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Alberta has reached an agreement with Canada’s federal government to have its own provincial regulation on methane emissions, which will save the energy industry money and avoid red tape, the provincial government said on Thursday.
Instead of having federal and provincial regulations on methane emissions, Alberta will now have only provincial rules on tackling methane emissions, whose largest source in the province is the oil and gas sector.
Around three-quarters of Alberta’s methane emissions come from the upstream oil and gas industry.
The finalized agreement with Alberta “will allow strengthened provincial methane regulations to replace the federal regulations for up to five years,” the federal government said.
“Alberta’s methane regulation is estimated to cut more emissions by 2030 than the federal system would if it applied in Alberta, and will do so at half the cost to industry,” Alberta’s government said in a statement.
“This agreement allows industry to work within a made-in-Alberta framework that avoids duplication, meets environmental outcomes and provides flexibility to reach methane reduction targets in a way that best suits our province,” Alberta’s Energy Minister Sonya Savage said.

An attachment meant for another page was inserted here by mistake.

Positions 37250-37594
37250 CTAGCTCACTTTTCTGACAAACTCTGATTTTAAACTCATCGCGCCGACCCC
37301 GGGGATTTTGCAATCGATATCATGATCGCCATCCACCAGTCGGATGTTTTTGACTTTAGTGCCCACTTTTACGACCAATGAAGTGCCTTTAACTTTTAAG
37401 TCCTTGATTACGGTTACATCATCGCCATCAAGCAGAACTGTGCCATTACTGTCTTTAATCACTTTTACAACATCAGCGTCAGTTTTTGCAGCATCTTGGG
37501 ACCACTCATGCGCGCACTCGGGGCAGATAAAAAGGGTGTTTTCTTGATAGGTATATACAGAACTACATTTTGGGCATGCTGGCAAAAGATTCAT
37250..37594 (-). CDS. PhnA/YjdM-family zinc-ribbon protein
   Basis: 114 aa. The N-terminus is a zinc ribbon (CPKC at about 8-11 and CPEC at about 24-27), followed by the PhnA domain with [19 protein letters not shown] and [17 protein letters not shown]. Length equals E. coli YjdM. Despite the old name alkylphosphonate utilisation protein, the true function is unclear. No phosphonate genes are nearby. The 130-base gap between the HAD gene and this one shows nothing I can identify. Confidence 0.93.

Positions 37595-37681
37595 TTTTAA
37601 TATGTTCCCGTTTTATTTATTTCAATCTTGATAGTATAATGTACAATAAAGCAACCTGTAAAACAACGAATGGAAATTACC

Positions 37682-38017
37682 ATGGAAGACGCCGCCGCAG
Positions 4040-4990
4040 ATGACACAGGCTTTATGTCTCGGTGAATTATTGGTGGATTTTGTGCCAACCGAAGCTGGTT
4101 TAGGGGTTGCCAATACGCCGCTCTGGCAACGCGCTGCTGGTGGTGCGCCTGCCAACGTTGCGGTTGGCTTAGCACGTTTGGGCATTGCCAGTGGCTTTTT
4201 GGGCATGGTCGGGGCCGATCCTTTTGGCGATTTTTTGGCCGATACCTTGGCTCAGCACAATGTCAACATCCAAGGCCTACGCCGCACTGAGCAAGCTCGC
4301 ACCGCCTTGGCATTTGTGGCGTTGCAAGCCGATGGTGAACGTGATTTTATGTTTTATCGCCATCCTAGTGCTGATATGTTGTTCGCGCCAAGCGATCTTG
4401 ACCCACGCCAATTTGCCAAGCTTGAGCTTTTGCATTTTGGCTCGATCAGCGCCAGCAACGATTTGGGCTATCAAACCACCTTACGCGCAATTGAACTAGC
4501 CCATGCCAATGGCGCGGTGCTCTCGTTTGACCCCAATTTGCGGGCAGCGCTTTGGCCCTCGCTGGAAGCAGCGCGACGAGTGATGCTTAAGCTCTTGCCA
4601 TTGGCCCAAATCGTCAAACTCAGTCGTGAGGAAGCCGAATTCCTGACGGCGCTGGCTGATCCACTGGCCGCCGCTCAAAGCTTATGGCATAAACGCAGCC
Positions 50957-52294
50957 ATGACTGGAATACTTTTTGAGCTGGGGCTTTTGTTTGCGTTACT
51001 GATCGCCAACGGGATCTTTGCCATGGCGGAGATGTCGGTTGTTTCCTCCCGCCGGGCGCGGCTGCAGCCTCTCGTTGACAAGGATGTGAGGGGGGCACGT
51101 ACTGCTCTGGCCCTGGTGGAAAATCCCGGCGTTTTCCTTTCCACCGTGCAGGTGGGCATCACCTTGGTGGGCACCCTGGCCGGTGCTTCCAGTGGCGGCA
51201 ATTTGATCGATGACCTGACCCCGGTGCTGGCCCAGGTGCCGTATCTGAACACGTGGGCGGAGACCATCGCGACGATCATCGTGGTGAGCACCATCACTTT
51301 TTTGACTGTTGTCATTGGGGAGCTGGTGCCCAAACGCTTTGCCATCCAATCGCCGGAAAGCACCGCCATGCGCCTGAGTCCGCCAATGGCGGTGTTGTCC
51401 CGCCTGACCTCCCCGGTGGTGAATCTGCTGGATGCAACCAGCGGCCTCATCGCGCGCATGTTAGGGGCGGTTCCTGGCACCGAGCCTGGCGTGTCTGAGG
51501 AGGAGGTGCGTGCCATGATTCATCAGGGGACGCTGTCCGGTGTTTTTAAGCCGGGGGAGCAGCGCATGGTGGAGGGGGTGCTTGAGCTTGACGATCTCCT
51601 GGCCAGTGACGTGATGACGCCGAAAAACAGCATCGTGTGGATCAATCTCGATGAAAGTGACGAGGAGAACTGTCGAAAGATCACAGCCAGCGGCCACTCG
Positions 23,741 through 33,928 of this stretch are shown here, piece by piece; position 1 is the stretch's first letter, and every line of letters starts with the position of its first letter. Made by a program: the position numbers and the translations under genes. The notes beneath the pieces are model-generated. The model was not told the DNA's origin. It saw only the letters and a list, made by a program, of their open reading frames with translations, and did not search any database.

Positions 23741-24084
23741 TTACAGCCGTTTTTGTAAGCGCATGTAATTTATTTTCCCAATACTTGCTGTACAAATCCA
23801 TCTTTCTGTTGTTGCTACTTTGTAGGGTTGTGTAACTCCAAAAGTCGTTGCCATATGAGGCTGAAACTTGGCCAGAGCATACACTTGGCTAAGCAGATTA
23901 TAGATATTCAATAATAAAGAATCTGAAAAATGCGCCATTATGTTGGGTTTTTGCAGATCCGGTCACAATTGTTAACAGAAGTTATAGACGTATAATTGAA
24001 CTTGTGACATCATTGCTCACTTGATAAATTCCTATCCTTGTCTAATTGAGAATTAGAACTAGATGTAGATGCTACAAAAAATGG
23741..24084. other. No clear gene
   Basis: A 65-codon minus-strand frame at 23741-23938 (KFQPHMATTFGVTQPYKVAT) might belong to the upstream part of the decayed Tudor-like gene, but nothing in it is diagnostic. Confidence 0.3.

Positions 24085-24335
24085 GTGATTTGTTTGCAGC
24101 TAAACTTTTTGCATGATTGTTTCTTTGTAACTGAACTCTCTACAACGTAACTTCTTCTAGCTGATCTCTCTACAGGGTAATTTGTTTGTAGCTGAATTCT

“Having a single set of rules will increase investor confidence in our energy sector while strengthening Alberta’s reputation for innovation and responsible energy development,” Savage added.
Alberta targets to cut methane emissions by 45 percent from 2014 levels by 2025.
The province has announced US$40 million (C$52 million) from the Technology Innovation and Emissions Reduction (TIER) system to support methane programs that will create jobs in the oil and gas sector. Those programs are expected to cut about 1.5 megatons of emissions right away, Alberta’s government said.
Environmental Defence criticized the agreement with Alberta, as well as with Saskatchewan, with Dale Marshall saying that “The Canadian government needs to stop bending over backwards to the Big Oil lobby and oil-friendly provincial governments at the expense of public health and action on the climate emergency.”
By Tsvetana Paraskova for Oilprice.com
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Tsvetana is a writer for Oilprice.com with over a decade of experience writing for news outlets such as iNVEZZ and SeeNews.